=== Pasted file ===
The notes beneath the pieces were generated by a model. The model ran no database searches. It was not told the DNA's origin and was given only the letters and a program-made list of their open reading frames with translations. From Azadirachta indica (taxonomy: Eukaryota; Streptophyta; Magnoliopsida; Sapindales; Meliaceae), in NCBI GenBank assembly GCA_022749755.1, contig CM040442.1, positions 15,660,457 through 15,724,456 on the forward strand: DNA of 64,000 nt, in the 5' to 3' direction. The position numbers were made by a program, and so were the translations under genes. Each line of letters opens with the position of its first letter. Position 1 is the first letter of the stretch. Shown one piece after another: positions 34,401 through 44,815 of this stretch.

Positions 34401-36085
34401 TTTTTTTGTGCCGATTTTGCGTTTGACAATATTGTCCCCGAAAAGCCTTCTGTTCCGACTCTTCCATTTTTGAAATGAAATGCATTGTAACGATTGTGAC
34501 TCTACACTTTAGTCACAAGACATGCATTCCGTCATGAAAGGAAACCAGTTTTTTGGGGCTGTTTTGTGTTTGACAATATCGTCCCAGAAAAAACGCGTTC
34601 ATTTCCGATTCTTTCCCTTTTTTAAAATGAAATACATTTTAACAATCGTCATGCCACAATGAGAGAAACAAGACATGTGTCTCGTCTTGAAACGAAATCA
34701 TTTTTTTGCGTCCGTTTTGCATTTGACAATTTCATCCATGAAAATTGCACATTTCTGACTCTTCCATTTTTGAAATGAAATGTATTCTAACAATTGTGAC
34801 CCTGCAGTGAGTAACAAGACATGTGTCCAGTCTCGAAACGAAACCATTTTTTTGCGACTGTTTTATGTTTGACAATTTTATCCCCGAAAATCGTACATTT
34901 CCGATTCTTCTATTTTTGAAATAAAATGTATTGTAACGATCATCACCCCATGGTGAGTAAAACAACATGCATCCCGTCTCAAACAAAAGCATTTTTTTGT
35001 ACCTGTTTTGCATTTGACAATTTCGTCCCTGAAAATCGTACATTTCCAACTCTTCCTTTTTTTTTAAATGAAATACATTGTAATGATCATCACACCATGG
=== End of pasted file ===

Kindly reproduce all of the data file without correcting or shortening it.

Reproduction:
The notes beneath the pieces were generated by a model. The model ran no database searches. It was not told the DNA's origin and was given only the letters and a program-made list of their open reading frames with translations. From Azadirachta indica (taxonomy: Eukaryota; Streptophyta; Magnoliopsida; Sapindales; Meliaceae), in NCBI GenBank assembly GCA_022749755.1, contig CM040442.1, positions 15,660,457 through 15,724,456 on the forward strand: DNA of 64,000 nt, in the 5' to 3' direction. The position numbers were made by a program, and so were the translations under genes. Each line of letters opens with the position of its first letter. Position 1 is the first letter of the stretch. Shown one piece after another: positions 34,401 through 44,815 of this stretch.

Positions 34401-36085
34401 TTTTTTTGTGCCGATTTTGCGTTTGACAATATTGTCCCCGAAAAGCCTTCTGTTCCGACTCTTCCATTTTTGAAATGAAATGCATTGTAACGATTGTGAC
34501 TCTACACTTTAGTCACAAGACATGCATTCCGTCATGAAAGGAAACCAGTTTTTTGGGGCTGTTTTGTGTTTGACAATATCGTCCCAGAAAAAACGCGTTC
34601 ATTTCCGATTCTTTCCCTTTTTTAAAATGAAATACATTTTAACAATCGTCATGCCACAATGAGAGAAACAAGACATGTGTCTCGTCTTGAAACGAAATCA
34701 TTTTTTTGCGTCCGTTTTGCATTTGACAATTTCATCCATGAAAATTGCACATTTCTGACTCTTCCATTTTTGAAATGAAATGTATTCTAACAATTGTGAC
34801 CCTGCAGTGAGTAACAAGACATGTGTCCAGTCTCGAAACGAAACCATTTTTTTGCGACTGTTTTATGTTTGACAATTTTATCCCCGAAAATCGTACATTT
34901 CCGATTCTTCTATTTTTGAAATAAAATGTATTGTAACGATCATCACCCCATGGTGAGTAAAACAACATGCATCCCGTCTCAAACAAAAGCATTTTTTTGT
35001 ACCTGTTTTGCATTTGACAATTTCGTCCCTGAAAATCGTACATTTCCAACTCTTCCTTTTTTTTTAAATGAAATACATTGTAATGATCATCACACCATGG